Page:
What is Hawaii’s “Reciprocal Beneficiary” Relationship, and Does It Make Sense for You?

reciprocal beneficiary relationship

Hawaii has a unique, legally-recognized relationship that is similar to a civil union and can impact estate planning. It’s called the “reciprocal beneficiary” relationship. Hawaii’s Reciprocal Beneficiaries Act allows two adults who are not allowed to marry legally to register as reciprocal beneficiaries. They also share some of the same benefits that married couples or those in civil unions have.

What is a reciprocal beneficiary relationship?

A reciprocal beneficiary relationship is a legal status available to adults who wish to share some of the benefits that are accorded to married couples or those in civil unions/domestic partnerships even though they are prohibited from getting married.

Reciprocal beneficiaries do not have all the rights that married couples do. But they have some rights and benefits that include:

  • inheritance rights
  • jail visitation
  • hospital visitation
  • health insurance and pension benefits (for state employees)
  • the right to make medical decisions
  • workers compensation benefits
  • the option to jointly own property (with rights of survivorship going to the other beneficiary).

Why would you want to be in a reciprocal beneficiary relationship?

Being in a reciprocal beneficiary relationship is an option that could make sense for those who are close relatives or others who would like to share legal benefits or property.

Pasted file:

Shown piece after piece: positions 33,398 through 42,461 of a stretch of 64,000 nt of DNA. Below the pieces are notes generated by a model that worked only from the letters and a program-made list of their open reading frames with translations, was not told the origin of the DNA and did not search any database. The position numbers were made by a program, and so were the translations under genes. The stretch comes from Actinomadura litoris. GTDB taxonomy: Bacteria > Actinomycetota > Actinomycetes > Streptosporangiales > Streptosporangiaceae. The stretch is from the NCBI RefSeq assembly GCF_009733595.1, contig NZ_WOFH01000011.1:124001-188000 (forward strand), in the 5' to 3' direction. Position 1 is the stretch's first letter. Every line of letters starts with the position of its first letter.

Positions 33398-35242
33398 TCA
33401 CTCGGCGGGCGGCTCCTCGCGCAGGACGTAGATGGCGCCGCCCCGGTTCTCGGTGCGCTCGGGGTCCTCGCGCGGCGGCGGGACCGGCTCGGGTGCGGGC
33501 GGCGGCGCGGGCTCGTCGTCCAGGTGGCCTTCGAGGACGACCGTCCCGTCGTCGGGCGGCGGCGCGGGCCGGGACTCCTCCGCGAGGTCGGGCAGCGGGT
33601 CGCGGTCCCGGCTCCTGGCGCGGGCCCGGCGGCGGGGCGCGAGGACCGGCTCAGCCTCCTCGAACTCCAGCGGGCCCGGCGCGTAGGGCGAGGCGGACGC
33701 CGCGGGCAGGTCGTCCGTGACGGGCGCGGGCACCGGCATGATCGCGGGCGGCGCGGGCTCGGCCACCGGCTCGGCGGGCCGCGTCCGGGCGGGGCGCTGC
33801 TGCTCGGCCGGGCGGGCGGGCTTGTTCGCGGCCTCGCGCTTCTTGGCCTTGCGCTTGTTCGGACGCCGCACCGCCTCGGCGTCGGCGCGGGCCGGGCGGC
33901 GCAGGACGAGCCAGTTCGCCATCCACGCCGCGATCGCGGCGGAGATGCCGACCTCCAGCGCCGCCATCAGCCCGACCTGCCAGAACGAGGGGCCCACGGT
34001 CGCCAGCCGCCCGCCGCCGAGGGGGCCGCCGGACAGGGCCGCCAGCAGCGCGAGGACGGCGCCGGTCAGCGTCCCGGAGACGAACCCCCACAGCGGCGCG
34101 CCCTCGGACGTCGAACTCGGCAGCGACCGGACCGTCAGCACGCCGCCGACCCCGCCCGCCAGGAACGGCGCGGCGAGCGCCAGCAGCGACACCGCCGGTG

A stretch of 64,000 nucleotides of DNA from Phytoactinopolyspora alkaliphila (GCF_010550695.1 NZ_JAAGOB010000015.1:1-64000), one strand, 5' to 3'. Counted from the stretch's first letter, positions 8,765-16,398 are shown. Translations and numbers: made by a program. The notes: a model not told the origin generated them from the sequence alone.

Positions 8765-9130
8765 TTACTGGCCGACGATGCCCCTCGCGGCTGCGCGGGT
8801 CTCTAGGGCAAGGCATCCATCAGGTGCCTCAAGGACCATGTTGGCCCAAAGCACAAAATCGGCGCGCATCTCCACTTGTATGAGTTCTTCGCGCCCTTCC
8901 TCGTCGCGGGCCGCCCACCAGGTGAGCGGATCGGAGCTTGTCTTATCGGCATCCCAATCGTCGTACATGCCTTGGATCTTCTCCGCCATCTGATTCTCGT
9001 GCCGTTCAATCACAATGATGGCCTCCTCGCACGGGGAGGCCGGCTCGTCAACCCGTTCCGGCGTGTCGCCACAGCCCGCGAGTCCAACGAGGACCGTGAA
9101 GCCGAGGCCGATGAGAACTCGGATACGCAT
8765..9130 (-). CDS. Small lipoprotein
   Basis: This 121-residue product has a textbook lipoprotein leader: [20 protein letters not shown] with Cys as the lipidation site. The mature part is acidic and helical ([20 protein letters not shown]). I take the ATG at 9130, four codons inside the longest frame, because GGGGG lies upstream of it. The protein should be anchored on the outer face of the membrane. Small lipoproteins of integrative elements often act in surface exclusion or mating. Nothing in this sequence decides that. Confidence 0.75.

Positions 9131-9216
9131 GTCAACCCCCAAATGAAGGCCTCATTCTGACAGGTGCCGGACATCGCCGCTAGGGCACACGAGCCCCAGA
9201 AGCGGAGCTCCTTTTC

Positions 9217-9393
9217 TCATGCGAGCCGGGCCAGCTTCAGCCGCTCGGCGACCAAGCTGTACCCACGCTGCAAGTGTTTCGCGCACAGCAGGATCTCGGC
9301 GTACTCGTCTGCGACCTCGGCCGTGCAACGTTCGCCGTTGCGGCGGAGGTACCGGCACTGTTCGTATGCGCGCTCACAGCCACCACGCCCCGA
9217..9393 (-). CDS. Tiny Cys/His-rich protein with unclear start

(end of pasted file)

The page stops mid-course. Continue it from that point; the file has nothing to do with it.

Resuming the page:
Some beneficial relationship examples included siblings, half-siblings, uncle and niece or nephew, aunt and niece or nephew, etc. It predates the law giving same-sex couples the right to marry in Hawaii, and the designation formerly gave same-sex couples some limited rights.

It may be an option for you if you are not married and have a very close family member who you would like to have inheritance rights and to have a great degree of access and decision-making ability if something should happen to you. For many people, establishing a power of attorney for your finances and healthcare decisions — along with having a robust estate plan — is a better option.

What are the requirements for being in a reciprocal beneficiary relationship?

To be in a valid reciprocal beneficiary relationship, parties must satisfy a number of requirements, such as not being married to another, being of majority age, and not having been forced into the relationship, and being prohibited under the law to marry each other.

The specific requirements are:

  • Both parties must be 18 years of age or older
  • The parties must be prohibited from marrying each other under HRS chapter 572
  • Both parties must consent freely to the relationship, not under force, duress, or fraud
  • Neither party can be married to another person or be in another reciprocal beneficiary relationship
  • Each party must sign a declaration of reciprocal beneficiary relationship

You do not have to share a residence in order to register or have status as a reciprocal beneficiary.

How do you become a reciprocal beneficiary?

The process for registering as reciprocal beneficiaries is simple. Mail the signed, notarized form — along with two self-addressed, stamped envelopes — to the Department of Health along with the appropriate fee. The Department of Health will mail certificates of registration to both parties upon receipt.

How do you end a reciprocal beneficiary relationship?

You can end a reciprocal beneficiary relationship as easily as you register it. In order to terminate the relationship, you need to fill out, sign, notarize, and mail the appropriate form (Declaration of Termination of Reciprocal Beneficiary Relationship) to the Department of Health. You will also need to include the nominal fee and at least one self-addressed stamped envelope.